The purpose of this paper is to first, provide an overview of the genesis of the business and human rights agenda; second, to identify key areas of focus in the emerging business and human rights agenda; and, finally, to argue for an approach to engaging business in the human rights agenda that is both challenging and practically orientated.
The paper draws on the author’s ethnographic experiences both as a human rights advocate with Human Rights First (1978-2009) and as Assistant Secretary of State for the Bureau of Democracy, Human Rights and Labor at the US State Department (2009-2013).
The paper links the business and human rights agenda to the growth in size and power of corporations. It identifies six key areas of focus in this emerging agenda, specifically, supply chains and labor rights, the extractive industries especially relating to security, information technology and issues of freedom of expression, agriculture and issues of child and forced labor, and investment and socially responsible investors. The paper contends that business schools have a crucial role to play in engaging businesses in a challenging and practical way to provide them with workable solutions to these challenges.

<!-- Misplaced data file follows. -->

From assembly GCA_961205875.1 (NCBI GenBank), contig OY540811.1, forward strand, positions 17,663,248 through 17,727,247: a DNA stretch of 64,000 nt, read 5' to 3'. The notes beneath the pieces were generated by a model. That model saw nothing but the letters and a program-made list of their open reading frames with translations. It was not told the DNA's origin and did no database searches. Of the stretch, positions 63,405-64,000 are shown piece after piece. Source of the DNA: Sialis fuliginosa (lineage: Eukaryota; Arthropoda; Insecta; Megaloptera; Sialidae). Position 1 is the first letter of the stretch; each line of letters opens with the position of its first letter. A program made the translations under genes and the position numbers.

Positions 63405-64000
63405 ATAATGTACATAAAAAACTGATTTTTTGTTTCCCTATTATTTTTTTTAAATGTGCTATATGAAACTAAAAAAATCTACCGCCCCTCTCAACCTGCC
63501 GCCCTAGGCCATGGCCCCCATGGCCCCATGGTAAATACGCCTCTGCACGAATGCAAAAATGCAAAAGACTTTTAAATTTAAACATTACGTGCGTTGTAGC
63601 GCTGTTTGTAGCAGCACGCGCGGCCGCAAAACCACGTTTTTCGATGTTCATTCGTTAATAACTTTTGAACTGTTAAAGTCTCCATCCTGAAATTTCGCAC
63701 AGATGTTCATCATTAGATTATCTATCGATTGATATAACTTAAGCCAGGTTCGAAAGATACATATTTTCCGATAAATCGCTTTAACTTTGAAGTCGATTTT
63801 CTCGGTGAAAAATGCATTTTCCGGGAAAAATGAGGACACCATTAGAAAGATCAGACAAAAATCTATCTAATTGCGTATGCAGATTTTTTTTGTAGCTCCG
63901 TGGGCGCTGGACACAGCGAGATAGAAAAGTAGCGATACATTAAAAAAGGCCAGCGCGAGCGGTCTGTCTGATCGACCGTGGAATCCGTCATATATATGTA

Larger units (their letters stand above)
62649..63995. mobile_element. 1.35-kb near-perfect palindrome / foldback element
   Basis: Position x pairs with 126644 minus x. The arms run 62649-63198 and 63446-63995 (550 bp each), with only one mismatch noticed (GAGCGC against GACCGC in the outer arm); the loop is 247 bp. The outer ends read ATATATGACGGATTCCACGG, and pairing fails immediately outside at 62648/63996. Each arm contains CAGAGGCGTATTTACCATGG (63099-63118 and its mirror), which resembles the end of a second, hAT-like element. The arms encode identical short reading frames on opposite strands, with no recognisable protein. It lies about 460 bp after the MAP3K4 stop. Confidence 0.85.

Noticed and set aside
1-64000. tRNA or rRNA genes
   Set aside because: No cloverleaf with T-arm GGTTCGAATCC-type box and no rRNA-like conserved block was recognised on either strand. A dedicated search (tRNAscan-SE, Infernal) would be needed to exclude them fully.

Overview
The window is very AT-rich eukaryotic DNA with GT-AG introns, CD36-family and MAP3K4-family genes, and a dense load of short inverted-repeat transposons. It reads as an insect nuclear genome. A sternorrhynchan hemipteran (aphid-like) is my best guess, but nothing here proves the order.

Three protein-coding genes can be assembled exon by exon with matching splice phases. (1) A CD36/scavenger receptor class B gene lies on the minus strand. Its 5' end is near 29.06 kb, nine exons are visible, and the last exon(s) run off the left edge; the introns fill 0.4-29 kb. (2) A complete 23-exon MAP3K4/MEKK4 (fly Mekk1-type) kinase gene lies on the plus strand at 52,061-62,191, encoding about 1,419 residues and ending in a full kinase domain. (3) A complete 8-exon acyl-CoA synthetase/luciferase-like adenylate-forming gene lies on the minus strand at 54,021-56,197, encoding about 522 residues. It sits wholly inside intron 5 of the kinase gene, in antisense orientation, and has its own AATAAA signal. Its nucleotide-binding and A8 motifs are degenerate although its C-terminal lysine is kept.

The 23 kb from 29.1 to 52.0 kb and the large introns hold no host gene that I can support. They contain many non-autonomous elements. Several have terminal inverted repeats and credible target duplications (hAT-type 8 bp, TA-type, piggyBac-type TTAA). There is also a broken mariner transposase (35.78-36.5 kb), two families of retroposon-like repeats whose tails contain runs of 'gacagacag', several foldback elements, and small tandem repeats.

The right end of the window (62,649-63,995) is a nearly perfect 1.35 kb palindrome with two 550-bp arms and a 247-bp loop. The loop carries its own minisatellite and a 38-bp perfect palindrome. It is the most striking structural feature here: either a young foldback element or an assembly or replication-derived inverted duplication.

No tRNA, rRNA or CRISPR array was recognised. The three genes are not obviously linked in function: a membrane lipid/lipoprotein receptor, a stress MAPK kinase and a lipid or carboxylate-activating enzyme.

The paper contends that we have come to the end of the beginning of the discussion of business and human rights and are now in the phase of defining what the rules are in this twenty-first century global economy. The paper provides important considerations for taking this phase forward.
This paper provides original insights into the emergence of the business and human rights agenda. It identifies key areas of focus along with a valuable approach to making progress in these areas.
This paper is based on a plenary address to the Columbia University Law School Human Rights Institute 3rd Teaching Business and Human Rights Workshop in New York in 2013.
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